Flinglock cleaning

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There are a bunch of threads on this. Each has its own way
If you have you tube several folks have cleaning instructions.
In general it takes about fifteen minutes, maybe twenty
I pull off the lock. Plug the touch hole with a tooth pick. Then pour the bore full of water, set the gun aside.
Take the lock and wipe it down with a damp rag. Dry and oil.
About once every four or five outings with the gun I disassemble the lock. But it’s just damp rag dry and oil.
I returned to the gun.
Dump the water, then repeat. Fill with water swish the gun back and forth with my thumb over the bore. It might take this three times or five times.
Then use a wet cloth patch on a jag and wipe the bore with a few times. Then run dry ones until dry. I will often spray a WD 40 patch at home or a tad bit of rum from my flask in the field or at an event to displace any water, then oil. The oil can well be a grease or lube, like olive oil and bees wax, mink oil, lard, b’ar oil, plain olive oil, I like to avoid petroleum.
Wipe down the out side with damp and dry, oil the barrel, rub a few drops of a stock oil in to the stock.
All the time thinking about the event or hunt or track or just time at the range.
 

11th corps

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I pull the lock and scrub it with hot soapy water. Pour the same solution-clean- down the barrel, then swab the bore with a cleaning rod and paper towels for patches. several swabs until most of the gunk disappears. Then swab with dry paper towels. I use an air compressor to dry off the lock and then the barrel.
After I spray WD 40 down the bore and then again use it on towel patches on a cleaning rod for several passes. Again a dry patch run down the bore. I hose the lock with WD 40 then wipe dry. Hit the screws that hold the lock with WD 40, then reassemble. Wipe down the barrel and other exterior metal parts with the same oil.
 
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I pull off the lock. Plug the touch hole with a tooth pick. Then pour the bore full of water, set the gun aside.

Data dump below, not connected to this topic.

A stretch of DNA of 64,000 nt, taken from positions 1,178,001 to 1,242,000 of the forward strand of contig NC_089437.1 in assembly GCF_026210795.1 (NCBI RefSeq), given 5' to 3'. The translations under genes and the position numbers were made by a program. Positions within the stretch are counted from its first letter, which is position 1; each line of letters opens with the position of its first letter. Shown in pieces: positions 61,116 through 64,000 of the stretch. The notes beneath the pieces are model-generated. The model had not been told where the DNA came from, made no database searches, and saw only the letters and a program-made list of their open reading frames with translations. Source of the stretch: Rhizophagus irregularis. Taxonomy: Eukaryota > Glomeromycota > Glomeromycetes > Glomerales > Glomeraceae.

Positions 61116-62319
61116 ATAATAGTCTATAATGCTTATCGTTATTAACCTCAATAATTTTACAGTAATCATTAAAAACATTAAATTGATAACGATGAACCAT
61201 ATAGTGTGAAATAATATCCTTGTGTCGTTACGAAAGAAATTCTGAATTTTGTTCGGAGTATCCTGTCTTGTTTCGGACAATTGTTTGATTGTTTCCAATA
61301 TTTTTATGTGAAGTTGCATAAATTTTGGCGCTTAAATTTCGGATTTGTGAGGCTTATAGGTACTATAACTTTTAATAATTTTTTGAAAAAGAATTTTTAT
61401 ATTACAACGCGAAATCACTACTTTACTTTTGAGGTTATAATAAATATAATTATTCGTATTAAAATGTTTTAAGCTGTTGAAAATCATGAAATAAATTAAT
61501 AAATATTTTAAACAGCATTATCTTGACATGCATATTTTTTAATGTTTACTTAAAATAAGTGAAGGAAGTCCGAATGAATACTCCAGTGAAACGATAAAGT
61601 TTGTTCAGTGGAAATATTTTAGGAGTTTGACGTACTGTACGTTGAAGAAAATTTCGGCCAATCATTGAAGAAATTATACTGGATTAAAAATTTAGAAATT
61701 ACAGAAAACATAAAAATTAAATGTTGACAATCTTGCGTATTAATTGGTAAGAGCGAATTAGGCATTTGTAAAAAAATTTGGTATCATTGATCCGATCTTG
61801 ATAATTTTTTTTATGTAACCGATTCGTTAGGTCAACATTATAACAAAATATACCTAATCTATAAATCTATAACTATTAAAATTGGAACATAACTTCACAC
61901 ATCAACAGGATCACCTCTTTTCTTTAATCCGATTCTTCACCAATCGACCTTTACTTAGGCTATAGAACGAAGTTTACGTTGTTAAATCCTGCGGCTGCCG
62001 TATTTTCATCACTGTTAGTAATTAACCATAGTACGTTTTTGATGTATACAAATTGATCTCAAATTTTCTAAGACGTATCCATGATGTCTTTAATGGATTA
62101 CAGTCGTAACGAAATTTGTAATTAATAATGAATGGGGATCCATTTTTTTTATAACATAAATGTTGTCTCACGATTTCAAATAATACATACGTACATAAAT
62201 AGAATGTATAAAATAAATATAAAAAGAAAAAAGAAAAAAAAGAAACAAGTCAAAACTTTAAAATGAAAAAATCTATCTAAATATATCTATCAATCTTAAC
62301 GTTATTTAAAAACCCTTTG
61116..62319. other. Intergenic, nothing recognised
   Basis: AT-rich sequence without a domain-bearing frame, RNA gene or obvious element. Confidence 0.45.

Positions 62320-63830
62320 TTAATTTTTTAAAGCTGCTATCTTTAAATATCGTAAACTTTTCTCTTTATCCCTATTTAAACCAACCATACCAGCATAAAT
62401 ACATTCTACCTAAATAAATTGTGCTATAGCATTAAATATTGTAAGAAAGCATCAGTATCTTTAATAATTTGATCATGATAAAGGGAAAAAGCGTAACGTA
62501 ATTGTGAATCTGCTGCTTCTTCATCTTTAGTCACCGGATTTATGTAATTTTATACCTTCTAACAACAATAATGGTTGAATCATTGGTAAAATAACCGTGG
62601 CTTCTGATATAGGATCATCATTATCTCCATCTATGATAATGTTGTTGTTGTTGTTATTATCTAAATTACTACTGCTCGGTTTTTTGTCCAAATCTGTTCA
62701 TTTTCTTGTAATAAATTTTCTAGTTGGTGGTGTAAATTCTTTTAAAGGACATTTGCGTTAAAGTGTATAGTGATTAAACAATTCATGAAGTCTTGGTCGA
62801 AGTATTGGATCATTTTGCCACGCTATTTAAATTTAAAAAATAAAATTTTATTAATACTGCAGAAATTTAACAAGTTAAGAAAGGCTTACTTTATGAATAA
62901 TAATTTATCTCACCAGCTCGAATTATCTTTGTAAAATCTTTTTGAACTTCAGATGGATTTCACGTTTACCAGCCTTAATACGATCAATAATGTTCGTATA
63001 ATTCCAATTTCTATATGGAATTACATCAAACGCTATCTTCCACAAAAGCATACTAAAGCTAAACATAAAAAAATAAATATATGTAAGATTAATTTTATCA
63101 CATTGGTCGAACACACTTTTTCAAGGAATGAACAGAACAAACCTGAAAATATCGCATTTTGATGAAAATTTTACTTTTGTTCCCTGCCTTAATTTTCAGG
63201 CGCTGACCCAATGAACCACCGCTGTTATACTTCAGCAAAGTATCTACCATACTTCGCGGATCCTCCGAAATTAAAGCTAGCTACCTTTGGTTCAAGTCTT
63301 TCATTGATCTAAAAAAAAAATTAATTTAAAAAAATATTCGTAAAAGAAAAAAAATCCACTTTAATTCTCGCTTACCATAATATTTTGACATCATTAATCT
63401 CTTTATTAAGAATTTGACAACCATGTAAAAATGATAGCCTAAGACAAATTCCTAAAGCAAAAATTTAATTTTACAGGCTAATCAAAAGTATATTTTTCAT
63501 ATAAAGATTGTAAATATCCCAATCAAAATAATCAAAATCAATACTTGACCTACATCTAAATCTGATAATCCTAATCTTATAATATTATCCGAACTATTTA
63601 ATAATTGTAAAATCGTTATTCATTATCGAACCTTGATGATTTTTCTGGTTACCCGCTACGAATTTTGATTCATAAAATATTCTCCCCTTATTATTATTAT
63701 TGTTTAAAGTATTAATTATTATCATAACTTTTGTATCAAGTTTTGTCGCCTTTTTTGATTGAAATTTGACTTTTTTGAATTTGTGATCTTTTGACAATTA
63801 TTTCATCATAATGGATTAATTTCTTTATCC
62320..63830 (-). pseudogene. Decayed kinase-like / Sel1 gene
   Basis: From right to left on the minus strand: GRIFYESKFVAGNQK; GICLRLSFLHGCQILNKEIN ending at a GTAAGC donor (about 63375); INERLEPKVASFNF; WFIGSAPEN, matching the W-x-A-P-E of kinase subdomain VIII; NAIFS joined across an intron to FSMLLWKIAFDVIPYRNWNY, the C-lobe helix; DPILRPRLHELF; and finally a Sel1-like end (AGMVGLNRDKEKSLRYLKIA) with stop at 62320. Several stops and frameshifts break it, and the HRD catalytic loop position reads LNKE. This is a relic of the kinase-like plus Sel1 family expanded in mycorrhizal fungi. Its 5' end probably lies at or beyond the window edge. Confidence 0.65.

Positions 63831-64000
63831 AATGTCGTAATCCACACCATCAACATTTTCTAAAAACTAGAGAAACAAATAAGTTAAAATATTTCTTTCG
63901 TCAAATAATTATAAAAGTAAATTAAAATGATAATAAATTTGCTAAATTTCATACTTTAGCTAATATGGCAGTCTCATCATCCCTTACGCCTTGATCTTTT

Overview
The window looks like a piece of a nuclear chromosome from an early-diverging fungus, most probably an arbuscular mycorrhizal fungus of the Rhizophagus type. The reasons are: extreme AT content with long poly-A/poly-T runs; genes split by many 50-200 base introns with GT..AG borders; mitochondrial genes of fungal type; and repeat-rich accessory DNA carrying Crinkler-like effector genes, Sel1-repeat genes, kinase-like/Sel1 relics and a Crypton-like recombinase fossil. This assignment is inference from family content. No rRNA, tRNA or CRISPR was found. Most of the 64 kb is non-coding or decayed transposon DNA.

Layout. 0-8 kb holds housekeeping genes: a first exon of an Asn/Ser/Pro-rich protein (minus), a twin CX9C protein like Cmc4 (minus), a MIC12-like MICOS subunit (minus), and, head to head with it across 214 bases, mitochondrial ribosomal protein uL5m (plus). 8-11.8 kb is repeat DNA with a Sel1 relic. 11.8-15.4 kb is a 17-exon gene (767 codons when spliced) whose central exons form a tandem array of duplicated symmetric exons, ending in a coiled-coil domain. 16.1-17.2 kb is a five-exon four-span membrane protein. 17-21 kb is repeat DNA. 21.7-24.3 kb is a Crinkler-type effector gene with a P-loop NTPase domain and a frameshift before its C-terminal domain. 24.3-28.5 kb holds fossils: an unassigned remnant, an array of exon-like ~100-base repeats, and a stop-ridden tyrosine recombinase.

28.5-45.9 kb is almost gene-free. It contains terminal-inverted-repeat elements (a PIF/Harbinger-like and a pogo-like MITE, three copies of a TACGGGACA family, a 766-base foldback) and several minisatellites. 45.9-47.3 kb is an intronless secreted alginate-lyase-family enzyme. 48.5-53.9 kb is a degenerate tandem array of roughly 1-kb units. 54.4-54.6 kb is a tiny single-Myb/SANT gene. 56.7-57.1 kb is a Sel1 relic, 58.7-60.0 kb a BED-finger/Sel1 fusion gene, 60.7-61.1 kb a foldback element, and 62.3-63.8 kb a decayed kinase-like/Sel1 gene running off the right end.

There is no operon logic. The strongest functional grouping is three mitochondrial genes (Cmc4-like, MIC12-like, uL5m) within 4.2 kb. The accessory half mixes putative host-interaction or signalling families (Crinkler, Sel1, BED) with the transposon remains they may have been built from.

In addition to tennguns quote above, read all of his post. Follow his exampe and you won't go wrong. About the only difference in what he said and my approach is I scrub the lock works with soapy water and an old toothbrush then rinse with hot water (so it dries fast), lube and reinstall when rest of gun is clean. Easy peasy but very important to do.
 

hanshi

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I plug the vent and fill the bore with water (with or without detergent) maybe a couple of times. Then start patching the bore with wet patches then dry patches. Patch the bore with a WD40 soaked patch. Run a dry patch down afterward. Then a patch wet with denatured alcohol followed by a couple of dry patches. Then I swab the bore using Barricade. The flint lock is removed and wiped down well. A cloth dampened with Type F tranny fluid is then used to wipe down the barrel and stock.
 

Muddly

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Remove and clean/oil the lock. My lock to barrel fit is very good and I put a beeswax snake on the lock. It follows the contour of the pan and squishes out when tightening the lock bolt. Scrape off the excess and no fouling gets to the internals.
I remove the barrels as little as possible. No need to upset the bedding.
I remove the ventliner, and use a bored out nipple with an o ring and aquarium tubing to get a 75/25 mix of water and Ballistol in the bore. Windshield washer fluid works well too.
I then dry the bore and give it a good dose of Hoppes #9. Surprising what that will bring out of a clean barrel when left overnight.
I then patch it out and keep up the Hoppes as necessary.
Once I'm convinced ther will be no further problems, it gets a swabbing with good gun oil.
Never had good results with hot water and soap. ALWAYS got flash rusting.
If you don't disassemble the lock, some are easier than others, pipe cleaners are your friend. Likewise the flashlight for the barrel. Drop ins won't let you see th breech face to make sure there is no remaining fouling there. A flashlight will.